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ok. you guys are going to laugh. I just recieved a Toshiba T2115CS (i think) from my friend. Anyways, It has no cd-rom drive. Is it possible and how do I network this machine in DOS 6.22 so i can install windows 95 or 98 (havent made up my mind yet which one i'm gonna install). Will this work with all the other machines running 2000 pro or XP pro? thanks

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Last Post by i686-linux
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No reason to be ashamed of old hardware! As long as it posts, it's a usable machine! I too have one of the old Toshiba laptops that was given to me as a freebie, and I absolutely love it. PI-120mhz, 32mb RAM, and 2.0gb HD. Anyways... It is possible to obtain Windows 95 (and possibly 98, though not positive) on a set of floppy disks. This is not the most popular way to install Windows 95 as it requires something along the lines of 20 or more floppies. (I honestly don't remember the exact number, as it has been years since I have seen a set of these.) If you are unable to find a set of these disks, then it is possible to install a number of other operating systems via FTP/NFS. I am not sure what your background is, or how familiar you are with other operating systems, but post if you are interested and I can reply with a few suggestions.

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I am verry interested. Thank you for your help. My background in operating systems is fairly good. I can load them and uninstall them. I have installed 98 many times. again, Thank you verry much for your help.

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The method that I used when limited to floppy disks was setting up an NFS server at home, and using the Slackware Linux boot floppy to load the software packages from the NFS server. This requires having a supported NIC. A good recommendation is the Linksys PCM100. (NOT the PCM200) If you don't have the resources to setup an NFS server (a bit of overkill if you'd only use it for this one process) then there are methods of installing Slackware linux over FTP, though this is a bit of a "hack." The main ones for Slackware that I know of are called SuckSlack and SlackFTP. If *BSD interests you more, lots of documentation is available on http://www.freebsd.org for installing a system via either NFS or FTP. (their installer provides native FTP installation support, no hack jobs! ;-)) Here is a quick link, but you may want to do more background reading before you jump right in. http://www.freebsd.org/doc/en_US.ISO8859-1/books/handbook/install-diff-media.html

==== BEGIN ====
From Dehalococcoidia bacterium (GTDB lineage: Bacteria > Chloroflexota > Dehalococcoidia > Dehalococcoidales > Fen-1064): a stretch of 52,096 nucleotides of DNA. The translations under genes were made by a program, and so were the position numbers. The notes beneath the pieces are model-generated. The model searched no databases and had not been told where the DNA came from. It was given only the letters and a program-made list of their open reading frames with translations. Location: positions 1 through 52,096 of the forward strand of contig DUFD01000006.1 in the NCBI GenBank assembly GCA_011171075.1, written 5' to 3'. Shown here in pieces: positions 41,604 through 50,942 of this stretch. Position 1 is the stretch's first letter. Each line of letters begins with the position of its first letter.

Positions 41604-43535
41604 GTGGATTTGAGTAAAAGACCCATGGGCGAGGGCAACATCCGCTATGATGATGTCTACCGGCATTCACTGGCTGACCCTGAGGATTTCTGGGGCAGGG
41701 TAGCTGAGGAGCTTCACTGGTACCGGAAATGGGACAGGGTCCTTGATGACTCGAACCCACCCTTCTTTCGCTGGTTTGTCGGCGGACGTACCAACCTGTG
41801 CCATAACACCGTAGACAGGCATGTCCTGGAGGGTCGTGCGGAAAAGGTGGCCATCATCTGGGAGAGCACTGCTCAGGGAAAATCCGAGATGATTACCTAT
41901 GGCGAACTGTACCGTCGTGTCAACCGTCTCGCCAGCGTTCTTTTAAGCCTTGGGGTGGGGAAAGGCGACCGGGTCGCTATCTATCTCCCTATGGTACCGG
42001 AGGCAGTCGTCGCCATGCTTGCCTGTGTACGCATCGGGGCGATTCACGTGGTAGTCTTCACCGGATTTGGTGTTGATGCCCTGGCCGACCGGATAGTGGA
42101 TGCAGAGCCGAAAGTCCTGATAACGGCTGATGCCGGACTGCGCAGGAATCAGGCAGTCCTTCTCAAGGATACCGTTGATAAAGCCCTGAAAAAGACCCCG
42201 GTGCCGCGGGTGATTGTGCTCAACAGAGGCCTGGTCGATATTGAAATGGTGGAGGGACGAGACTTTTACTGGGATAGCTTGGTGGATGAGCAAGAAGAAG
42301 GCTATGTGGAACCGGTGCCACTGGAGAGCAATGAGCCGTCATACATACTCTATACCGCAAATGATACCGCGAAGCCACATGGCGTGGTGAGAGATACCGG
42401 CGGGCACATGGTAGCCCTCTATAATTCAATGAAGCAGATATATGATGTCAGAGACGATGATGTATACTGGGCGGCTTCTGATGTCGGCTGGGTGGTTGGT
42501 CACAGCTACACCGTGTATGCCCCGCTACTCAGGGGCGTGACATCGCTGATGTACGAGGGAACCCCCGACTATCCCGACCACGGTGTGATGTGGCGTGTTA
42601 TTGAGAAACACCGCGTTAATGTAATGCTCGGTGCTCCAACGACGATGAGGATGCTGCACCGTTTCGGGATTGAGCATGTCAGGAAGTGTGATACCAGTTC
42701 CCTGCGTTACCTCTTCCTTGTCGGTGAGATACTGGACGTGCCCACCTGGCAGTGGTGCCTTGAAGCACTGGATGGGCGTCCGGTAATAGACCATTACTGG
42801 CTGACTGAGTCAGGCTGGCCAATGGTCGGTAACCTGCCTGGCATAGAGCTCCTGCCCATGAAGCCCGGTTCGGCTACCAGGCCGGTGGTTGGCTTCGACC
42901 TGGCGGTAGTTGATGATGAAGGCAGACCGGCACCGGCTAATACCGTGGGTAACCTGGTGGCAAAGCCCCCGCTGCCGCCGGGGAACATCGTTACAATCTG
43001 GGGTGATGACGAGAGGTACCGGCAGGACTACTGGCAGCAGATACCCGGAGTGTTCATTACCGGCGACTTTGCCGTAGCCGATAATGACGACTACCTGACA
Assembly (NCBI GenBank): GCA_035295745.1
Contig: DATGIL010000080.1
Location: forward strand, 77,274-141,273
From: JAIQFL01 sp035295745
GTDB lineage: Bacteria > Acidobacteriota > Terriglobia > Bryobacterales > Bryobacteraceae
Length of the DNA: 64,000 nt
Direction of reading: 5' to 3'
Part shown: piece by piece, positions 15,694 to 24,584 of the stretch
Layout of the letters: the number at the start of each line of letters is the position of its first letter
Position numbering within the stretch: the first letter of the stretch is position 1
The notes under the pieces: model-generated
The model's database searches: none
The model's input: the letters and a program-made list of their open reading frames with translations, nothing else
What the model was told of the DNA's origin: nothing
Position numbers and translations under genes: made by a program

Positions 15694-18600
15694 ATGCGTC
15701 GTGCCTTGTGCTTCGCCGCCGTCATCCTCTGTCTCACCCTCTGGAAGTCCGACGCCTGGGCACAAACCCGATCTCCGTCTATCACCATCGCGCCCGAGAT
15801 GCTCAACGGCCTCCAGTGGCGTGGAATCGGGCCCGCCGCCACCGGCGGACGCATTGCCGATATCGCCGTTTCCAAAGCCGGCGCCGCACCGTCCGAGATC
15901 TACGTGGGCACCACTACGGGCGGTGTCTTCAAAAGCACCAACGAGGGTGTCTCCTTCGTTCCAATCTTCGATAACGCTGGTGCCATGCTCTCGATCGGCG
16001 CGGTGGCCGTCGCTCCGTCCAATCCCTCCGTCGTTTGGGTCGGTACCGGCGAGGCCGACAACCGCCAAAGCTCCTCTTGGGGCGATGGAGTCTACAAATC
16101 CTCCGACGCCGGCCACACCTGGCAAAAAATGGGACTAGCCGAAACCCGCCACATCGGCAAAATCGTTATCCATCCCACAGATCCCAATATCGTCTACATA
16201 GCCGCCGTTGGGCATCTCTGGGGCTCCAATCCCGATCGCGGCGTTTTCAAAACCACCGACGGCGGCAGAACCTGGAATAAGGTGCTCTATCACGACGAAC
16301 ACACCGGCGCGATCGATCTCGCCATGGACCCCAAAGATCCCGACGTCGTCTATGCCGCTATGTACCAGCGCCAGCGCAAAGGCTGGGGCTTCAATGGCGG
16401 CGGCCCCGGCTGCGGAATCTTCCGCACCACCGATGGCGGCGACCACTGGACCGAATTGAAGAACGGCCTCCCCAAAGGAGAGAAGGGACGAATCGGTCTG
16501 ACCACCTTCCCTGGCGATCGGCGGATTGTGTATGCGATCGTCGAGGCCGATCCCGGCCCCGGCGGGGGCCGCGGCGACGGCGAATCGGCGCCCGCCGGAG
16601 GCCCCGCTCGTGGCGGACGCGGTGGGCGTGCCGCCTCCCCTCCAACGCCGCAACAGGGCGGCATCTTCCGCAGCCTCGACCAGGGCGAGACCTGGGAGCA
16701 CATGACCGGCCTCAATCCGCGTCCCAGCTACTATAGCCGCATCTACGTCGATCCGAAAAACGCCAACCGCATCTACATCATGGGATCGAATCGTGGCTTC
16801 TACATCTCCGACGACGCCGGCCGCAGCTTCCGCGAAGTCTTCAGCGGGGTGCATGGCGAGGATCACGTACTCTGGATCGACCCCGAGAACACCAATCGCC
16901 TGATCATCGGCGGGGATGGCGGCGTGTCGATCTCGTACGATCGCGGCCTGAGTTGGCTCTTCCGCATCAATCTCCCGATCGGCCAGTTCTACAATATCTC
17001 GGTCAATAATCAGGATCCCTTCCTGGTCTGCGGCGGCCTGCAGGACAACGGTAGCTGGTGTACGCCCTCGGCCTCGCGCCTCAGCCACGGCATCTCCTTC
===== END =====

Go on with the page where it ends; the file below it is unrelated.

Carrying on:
I am sure there are many other possible ways to do it, and we all know how well linux and bsd runs on older hardware. You could even run X on this with a very low resource window manager like blackbox, or twm, but I would recommend keeping it to the CLI as much as you can. I have seen Windows 95 run very smoothely on these older laptops, but to to your limited installation method, this seems to me like the best way to go about this.

Good luck, and if you have any further questions, I may be able to help you out!

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